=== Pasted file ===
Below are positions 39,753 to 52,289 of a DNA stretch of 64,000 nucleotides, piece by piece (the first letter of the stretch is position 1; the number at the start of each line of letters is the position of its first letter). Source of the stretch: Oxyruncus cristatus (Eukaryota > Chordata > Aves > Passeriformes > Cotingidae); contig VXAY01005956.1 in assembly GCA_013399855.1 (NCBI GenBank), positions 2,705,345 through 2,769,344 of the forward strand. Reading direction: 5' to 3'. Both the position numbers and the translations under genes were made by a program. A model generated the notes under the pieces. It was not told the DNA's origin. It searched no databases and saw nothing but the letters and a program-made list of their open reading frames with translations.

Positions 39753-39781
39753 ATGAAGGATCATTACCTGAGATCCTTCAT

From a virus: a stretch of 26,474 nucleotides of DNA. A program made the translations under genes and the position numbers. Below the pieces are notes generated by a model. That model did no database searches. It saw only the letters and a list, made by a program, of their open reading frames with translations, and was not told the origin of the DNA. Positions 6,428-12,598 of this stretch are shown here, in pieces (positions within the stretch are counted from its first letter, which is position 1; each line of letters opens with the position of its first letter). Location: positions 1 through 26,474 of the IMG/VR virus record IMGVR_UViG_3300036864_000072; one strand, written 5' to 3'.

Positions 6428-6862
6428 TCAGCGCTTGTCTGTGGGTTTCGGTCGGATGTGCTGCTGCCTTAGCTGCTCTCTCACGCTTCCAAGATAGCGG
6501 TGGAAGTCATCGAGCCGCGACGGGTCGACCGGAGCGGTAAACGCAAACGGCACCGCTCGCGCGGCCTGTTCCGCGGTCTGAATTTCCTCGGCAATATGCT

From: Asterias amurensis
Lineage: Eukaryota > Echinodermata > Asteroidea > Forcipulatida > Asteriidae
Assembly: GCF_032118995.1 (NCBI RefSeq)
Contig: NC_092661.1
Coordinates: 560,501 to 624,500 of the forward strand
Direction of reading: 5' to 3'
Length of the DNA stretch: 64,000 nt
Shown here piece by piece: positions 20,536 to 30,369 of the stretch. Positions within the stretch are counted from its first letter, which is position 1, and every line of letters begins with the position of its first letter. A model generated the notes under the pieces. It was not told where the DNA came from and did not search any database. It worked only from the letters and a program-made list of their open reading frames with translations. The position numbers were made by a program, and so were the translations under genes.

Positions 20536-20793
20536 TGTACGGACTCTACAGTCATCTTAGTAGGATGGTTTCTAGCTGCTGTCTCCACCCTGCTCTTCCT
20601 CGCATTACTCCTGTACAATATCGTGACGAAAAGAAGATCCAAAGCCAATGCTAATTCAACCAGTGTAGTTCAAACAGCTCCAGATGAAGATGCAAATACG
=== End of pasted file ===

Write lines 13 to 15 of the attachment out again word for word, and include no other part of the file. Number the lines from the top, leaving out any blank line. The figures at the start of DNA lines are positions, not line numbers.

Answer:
Direction of reading: 5' to 3'
Length of the DNA stretch: 64,000 nt
Shown here piece by piece: positions 20,536 to 30,369 of the stretch. Positions within the stretch are counted from its first letter, which is position 1, and every line of letters begins with the position of its first letter. A model generated the notes under the pieces. It was not told where the DNA came from and did not search any database. It worked only from the letters and a program-made list of their open reading frames with translations. The position numbers were made by a program, and so were the translations under genes.